When the MTA announced its move to purchase catastrophe bonds as a hedge against future storm surges, it raised a few eyebrows among both the reinsurance world and transit advocates. The catastrophe bond market is a highly specialized one, and the MTA had become the first major public entity to wade into it. Now, as details emerge the bond issuance appears to offer investments a big payoff and provides the MTA protection against unlikely events. It is, essentially, a private insurance.
In the first in-depth piece to examine the catastrophe bond sale, Tessa Stuart of The Village Voice looks at the big bet and the big payoff. As she frames it, after Sandy when the MTA had to turn to insurance to cover billions of dollars of damage, it was clear that the agency’s premiums would be unaffordable moving forward. And so to test the market, the MTA turned to catastrophe bonds. She writes:
That’s how the fate of the subway system ended up in the hands of just 20 investors. If a hurricane were to descend on New York tomorrow, repairs to the subway system would be paid for with money put up by those investors, who bought shares of a so-called catastrophe bond the MTA sold this past summer. It’s not philanthropy; it’s an investment. The same 20 bankrollers stand to make millions, provided another Sandy doesn’t hit tomorrow or anytime in the next three years.
Before Sandy, the MTA owned an insurance policy worth $1 billion. After the storm, says the agency’s director of risk and insurance management, Laureen Coyne, “It was impossible to get that kind of coverage.” Even half a billion dollars’ worth would have cost twice as much. The MTA was particularly concerned about its protection in the event of another flood…
Without a lot of options, the MTA dove headfirst into the small, strange catastrophe bond market, where an estimated 100 investors worldwide do $16 billion worth of deals…In order to sell the bond, the MTA’s in-house insurer, First Mutual Transportation, enlisted a law firm to create an offshore entity dubbed MetroCat Re, located—for “various legal and tax reasons,” Coyne says—in Bermuda. All the money involved in the bond arrangement goes through MetroCat Re.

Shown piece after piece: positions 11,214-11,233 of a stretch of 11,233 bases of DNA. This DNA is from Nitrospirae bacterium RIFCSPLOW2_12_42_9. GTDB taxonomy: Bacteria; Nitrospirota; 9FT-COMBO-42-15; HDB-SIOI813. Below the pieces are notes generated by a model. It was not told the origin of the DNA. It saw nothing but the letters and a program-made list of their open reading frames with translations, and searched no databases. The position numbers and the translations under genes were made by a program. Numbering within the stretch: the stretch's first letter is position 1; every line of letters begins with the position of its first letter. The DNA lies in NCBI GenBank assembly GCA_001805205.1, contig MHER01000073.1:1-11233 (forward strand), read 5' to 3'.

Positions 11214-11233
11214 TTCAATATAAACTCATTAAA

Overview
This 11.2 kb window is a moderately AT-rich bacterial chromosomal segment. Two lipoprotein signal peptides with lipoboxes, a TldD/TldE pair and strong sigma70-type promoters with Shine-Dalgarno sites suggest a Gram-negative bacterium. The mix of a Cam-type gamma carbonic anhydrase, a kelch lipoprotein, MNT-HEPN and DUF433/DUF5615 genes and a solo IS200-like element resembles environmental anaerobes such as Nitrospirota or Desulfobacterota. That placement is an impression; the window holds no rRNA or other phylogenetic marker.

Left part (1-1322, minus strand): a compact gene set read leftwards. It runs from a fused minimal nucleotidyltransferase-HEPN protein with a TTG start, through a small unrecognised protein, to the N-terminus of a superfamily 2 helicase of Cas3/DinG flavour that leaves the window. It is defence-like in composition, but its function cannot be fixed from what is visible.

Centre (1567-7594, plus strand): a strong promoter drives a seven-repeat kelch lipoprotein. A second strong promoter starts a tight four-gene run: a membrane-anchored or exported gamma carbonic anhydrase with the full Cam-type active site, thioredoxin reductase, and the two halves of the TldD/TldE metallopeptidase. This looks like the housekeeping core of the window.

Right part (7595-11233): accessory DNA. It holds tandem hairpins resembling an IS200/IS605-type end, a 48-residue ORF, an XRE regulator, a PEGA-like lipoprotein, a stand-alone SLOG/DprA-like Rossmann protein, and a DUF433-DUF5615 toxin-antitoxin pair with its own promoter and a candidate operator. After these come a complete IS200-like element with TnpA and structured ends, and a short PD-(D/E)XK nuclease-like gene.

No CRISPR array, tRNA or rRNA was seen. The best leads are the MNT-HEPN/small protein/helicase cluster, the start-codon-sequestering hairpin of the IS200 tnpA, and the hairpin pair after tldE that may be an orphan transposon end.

Essentially, the bond is a simple high-stakes bet: If a catastrophic hurricane causes a Sandy-magnitude storm surge on or before August 5, 2016, investors lose every cent they ponied up. No hurricane, and they get all of their money back, plus a return that will top 13.5 percent.
The MTA put the bond up for sale in July, expecting to sell $125 million in shares, but the interest was overwhelming. The agency ultimately sold more than $200 million to just 20 investors. (Ostrovskaya describes the buyers not as individuals, but “pretty much specific catastrophe bond funds that specialize in this type of investment.”)
The surge protection supplements the $500 million in insurance the MTA has purchased to cover perils such as wind and fire. That policy costs the MTA $46 million a year.
It’s easy to see why the catastrophe bond was popular—it’s an incredibly lucrative proposition. A $10 million share could pay off more than $1.35 million in just three years. The money comes straight from the MTA, which makes quarterly payments into a trust, in much the same way that it would pay an insurance premium. At the end of three years, if disaster hasn’t struck, the investors cash out.
Stuart’s piece goes on to explain how a storm surge high enough to trigger the bond conditions is rather unlikely, but I think that’s besides the point. The only way the MTA could insure against future losses was through these bonds. All told, the various investors could make a combined $27 million — a total similar to what the MTA is paying for insurance — and the agency gets more coverage than it can from insurance companies right now. It’s an intriguing situation, and it’s the one time we’re hoping the MTA has to shell out the money in the end rather than suffer through another catastrophic storm.